A class of mRNAs of great biological importance but difficult to detect because of their low abundance are those encoding transcription factors. Detectable from our data were 308 mRNAs encoding transcription factors (as deduced from their annotation). Eighty-three percent (257) of these transcripts were expressed at <10 copies per cell (30 tpm) in one line or the other, and over one third (128) were specifically expressed in one cell line and not the other, as would be expected from their very different phenotypes. This result demonstrates the power of the technique in detecting specifically even transcripts of very low abundance.

Similarly to SAGE, MPSS relies on the production of sequence tags proximal to mRNA polyadenylation sites. Occasionally, because of incomplete cleavage of the cDNA, a tag is produced from an upstream site. The frequency of such tags has been reported to be ≈1% in SAGE (15). In the MPSS data, tags derived from the second DpnII site were present at essentially the same frequency as in SAGE (44,044/4,436,630, or 1%), relative to those that could be mapped unambiguously to the first site upstream of a polyadenylation event.

Because of the depth of their coverage, MPSS data can give us our first quantitative glimpse into the relative utilization of alternative polyadenylation sites (11, 16) and its potential regulation across cell types and environmental conditions. First, for each of the genes for which we had been able to document multiple polyadenylation sites based on EST data (11), we examined whether all of the sites were used in the two cell lines selected for this study. In most genes, only a subset of polyadenylation sites seemed to have been used at a frequency sufficient to be detectable at a level exceeding 3 tpm. In a total of 11,522 genes where we had EST-based evidence for the existence of multiple polyadenylation sites, we found 15,209 sites in 5,273 genes confirmed by MPSS tags, and 14,064 sites for which a tag was predicted but not found in our libraries. The average number of EST-documented polyadenylation sites per gene was 2.54, of which about half (1.32) were confirmed by the tags found in the HB4a and HCT-116 cell lines. These data strongly suggest that polyadenylation site selection is cell- and tissue-specific, and that further MPSS analyses will be required to sample the full repertoire of polyadenylation site selection.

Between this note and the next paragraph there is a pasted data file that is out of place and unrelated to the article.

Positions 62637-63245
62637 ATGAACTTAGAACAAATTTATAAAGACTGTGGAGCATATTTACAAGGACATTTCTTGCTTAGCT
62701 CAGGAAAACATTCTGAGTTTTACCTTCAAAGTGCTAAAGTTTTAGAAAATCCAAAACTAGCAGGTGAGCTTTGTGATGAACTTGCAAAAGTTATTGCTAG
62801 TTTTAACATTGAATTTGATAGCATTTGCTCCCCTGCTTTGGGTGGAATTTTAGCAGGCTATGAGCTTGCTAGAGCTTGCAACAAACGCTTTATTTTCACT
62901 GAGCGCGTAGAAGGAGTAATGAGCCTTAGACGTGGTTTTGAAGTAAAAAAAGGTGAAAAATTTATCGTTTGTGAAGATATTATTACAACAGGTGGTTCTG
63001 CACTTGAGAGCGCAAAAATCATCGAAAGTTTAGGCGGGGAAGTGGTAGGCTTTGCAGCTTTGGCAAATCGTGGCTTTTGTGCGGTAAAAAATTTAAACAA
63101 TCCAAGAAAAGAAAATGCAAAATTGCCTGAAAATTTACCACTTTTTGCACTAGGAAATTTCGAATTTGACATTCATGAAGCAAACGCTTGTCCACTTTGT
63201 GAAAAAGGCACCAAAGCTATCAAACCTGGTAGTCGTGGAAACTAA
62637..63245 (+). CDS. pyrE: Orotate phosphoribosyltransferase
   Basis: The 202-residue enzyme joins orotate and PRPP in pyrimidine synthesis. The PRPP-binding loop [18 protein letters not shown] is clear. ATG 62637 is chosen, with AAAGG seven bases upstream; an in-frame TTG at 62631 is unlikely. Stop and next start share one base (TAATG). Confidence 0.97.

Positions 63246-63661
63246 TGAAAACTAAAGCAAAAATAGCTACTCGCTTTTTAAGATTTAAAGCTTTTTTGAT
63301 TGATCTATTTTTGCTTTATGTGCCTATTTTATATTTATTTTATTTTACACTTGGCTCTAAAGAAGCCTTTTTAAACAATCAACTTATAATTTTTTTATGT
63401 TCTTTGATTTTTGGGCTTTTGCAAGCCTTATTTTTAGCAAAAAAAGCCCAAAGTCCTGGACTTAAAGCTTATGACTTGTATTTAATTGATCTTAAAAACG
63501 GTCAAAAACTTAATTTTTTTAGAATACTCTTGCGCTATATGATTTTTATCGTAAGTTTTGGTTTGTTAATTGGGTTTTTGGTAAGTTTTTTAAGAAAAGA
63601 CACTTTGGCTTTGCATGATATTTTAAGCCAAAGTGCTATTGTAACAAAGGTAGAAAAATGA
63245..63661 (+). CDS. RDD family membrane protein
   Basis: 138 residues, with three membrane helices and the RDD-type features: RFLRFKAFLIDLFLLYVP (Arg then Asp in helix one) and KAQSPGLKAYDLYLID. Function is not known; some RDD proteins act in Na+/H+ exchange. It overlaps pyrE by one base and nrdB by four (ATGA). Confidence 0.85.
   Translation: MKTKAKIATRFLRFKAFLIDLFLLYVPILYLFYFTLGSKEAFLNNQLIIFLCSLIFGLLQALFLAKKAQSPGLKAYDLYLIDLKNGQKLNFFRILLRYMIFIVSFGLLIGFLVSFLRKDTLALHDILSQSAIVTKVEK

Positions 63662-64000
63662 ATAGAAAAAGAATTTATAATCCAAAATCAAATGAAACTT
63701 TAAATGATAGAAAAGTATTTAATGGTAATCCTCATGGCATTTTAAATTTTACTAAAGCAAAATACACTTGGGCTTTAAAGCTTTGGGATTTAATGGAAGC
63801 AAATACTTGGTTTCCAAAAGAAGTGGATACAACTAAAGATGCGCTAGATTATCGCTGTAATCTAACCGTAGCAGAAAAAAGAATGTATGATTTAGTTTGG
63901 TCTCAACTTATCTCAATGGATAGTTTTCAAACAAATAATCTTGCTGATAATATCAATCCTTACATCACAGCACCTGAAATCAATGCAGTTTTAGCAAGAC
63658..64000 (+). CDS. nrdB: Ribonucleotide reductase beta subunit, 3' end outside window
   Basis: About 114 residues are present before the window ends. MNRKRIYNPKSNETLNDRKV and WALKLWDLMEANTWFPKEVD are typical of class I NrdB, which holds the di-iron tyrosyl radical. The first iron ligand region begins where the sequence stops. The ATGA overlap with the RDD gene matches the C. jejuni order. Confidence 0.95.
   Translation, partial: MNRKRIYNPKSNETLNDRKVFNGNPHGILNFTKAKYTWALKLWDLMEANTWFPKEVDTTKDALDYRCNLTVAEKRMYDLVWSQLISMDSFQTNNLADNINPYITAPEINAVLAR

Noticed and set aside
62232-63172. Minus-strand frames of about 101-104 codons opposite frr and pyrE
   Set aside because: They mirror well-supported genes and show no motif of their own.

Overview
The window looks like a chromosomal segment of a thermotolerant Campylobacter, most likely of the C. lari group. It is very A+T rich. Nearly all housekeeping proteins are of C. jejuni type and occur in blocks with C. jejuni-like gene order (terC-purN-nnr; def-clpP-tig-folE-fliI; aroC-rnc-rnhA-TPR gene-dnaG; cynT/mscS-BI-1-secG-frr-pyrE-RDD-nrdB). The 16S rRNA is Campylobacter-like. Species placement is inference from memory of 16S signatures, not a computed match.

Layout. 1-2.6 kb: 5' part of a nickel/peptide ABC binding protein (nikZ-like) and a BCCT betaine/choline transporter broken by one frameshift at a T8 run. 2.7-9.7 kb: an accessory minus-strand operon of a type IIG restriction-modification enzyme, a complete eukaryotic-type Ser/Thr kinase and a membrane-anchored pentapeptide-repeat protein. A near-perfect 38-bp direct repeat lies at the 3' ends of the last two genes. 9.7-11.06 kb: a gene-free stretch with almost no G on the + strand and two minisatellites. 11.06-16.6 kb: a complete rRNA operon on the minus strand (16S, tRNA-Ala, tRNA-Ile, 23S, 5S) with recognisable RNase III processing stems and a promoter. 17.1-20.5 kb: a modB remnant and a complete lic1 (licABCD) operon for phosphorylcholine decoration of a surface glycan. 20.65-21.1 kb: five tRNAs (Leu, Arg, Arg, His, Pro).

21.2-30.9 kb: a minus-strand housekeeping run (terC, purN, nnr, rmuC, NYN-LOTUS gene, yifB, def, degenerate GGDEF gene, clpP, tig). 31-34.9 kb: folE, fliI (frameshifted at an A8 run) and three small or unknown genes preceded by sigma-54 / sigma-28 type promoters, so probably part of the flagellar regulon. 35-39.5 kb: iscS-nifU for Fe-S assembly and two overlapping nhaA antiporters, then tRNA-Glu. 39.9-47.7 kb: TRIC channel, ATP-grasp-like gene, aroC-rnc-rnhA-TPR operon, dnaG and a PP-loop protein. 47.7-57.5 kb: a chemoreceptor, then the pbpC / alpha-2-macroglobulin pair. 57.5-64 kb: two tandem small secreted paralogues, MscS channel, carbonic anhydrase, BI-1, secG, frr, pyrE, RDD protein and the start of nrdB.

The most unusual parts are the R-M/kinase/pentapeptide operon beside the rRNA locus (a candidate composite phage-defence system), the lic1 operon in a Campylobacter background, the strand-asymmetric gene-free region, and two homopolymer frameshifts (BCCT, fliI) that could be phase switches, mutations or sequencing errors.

The remaining analyses focused on the genes where we could confirm the utilization of multiple polyadenylation sites from the MPSS signature tags. We investigated whether there was a systematic bias in the usage of polyadenylation sites as a function of their position relative to the transcript 5′ end. For each gene, we tabulated the proportion of tags from both libraries associated with each polyadenylation site. The results are shown in Fig. Fig.11 for genes with two to five sites. It shows very clearly that, if there is a bias at all, it is for the 3′-most site, and not for the one closest to the mRNA coding region. This fact further emphasizes the need to fully document the extent of 3′UTRs, whether for the proper identification of SAGE or MPSS signature sequences or for the design of appropriate probes for microarrays.

Figure 1
Utilization of polyadenylation sites as a function of their position relative to the transcript 5′ end (site 1 is the 5′ most). Only transcripts with five polyadenylation sites or fewer were taken into account, because the numbers obtained ...

We then looked for cases where the relative utilization of polyadenylation sites differed significantly between the two lines by flagging interlibrary differences between the relative MPSS signature tag representations within the same gene. We found 2,613 cases out of 5,273, or about half of all genes alternatively polyadenylated in HB4a and HCT-116 cells, where relative polyadenylation site usage differed by 3-fold or more between the two lines. It would be premature to speculate on the biological significance of such differences, but the data show conclusively that there are significant differences between cell types in selecting polyadenylation sites. Further research is needed to establish the extent to which site selection is tied to cellular differentiation, to the cellular response to changing environmental conditions, or to global patterns of gene expression.

Discussion